Privacy. A Thing of the Past?

Planned government legislation will see GCHQ given the powers to monitor individuals’ online usage. To do this ISPs would be instructed to install hardware from GCHQ that would allow the government, in real-time, to monitor everyone’s online communications. While a warrant would be needed to access the actual content of such communications (messages, emails, phone calls, etc.), individuals and groups a user interacts with would be easily traceable. Information like phone numbers dialled, time and call duration, and email addresses would be visible, according to a spokesman for the Home Office. The proposed law has shocked human rights activists who fear the amount of power to spy on ordinary people it will give the government.

The director of Liberty UK, Shami Chakrabarti, said that the new legislation would be “more ambitious than anything that has been done before. It is a pretty drastic step in a democracy.” Tory MP, David Davis, also criticised the move, branding the proposed law “an unnecessary extension of the ability of the state”.

Human rights activists… fear the amount of power to spy on ordinary people it will give the government.

The previous government tried to enact a similar law but was defeated by heavy opposition which included many Conservative MPs. So what’s changed? Why in this day and age is this Cold War-type law being considered?

The same spokesman for the Home Office commented on how the law would help the fight against terrorism, giving the Police the intelligence they need. However, Mr Davis pointed out that the new powers would see GCHQ monitoring ordinary people, not just terrorists and criminals.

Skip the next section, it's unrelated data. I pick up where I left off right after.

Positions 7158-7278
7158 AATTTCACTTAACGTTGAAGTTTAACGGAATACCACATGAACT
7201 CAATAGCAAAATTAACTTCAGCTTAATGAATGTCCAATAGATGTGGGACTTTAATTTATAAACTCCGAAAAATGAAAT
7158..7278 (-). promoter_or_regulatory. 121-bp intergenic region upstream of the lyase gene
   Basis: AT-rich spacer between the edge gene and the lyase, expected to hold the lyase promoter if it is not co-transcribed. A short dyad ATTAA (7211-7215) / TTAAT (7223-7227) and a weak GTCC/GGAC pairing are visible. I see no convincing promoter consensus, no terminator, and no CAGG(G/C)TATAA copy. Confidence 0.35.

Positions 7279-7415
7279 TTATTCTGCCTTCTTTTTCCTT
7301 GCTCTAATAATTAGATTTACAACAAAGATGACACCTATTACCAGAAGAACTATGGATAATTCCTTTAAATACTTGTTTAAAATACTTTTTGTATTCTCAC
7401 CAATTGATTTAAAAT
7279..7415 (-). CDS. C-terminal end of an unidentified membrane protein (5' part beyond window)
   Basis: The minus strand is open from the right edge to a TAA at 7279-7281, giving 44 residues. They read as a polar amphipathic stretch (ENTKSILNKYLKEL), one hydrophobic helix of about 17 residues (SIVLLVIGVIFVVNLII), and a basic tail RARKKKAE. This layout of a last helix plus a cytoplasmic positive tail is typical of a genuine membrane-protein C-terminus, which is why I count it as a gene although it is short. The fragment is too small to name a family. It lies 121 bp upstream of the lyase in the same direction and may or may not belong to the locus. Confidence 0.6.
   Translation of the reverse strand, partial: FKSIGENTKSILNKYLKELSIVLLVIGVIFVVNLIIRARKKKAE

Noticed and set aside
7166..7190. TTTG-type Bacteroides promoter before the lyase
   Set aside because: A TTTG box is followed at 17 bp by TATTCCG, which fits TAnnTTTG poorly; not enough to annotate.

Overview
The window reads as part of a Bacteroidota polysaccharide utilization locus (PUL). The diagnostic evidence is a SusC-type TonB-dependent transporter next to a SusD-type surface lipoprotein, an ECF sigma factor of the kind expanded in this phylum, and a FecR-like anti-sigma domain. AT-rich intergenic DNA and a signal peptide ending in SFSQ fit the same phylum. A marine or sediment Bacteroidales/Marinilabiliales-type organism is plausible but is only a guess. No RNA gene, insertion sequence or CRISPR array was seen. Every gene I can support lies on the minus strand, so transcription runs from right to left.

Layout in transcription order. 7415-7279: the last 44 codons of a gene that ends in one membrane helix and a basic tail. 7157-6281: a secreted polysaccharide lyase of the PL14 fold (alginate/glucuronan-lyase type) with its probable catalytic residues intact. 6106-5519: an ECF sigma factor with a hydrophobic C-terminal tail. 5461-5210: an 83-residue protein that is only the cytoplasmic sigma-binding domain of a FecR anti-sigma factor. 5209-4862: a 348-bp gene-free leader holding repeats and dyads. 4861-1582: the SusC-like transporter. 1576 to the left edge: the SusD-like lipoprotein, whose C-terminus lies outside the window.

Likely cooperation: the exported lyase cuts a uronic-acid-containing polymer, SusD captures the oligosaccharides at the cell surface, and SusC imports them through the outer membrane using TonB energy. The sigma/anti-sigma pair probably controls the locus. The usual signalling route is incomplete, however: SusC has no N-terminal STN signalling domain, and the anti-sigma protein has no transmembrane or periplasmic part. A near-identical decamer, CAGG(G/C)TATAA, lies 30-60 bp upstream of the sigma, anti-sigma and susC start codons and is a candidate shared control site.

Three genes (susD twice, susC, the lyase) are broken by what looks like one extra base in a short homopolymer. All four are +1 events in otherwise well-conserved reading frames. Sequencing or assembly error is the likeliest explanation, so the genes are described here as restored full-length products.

This law would not be the first in recent months to give the government more power over ISPs. BT and Talk Talk recently lost their appeal over the soon to be introduced legislation that will force them to monitor and notify users engaging in online piracy. Where the line will be drawn between government power and personal privacy is as yet uncertain.

Information and Quotation Sources: BBC, The Independent Online.

2 Comments on “Privacy. A Thing of the Past?”

  1. jon says:

    this is no longer a government its just a dictatorship pretending to be a government with pretend elections that make people think there in control of who is elected when its nothing more than a dictator telling the government what to do and to keep people in control

    • newsoperative says:

      Hi Jon.

      I’d be interested to hear more about why you think we live in a dictatorship. Elections in the UK are widely regarded as free and fair; meaning that whoever is in power won the most seats in a Parliamentary Election. While you may disagree with the legislation the current government are proposing it doesn’t meant that the UK is under dictatorship.

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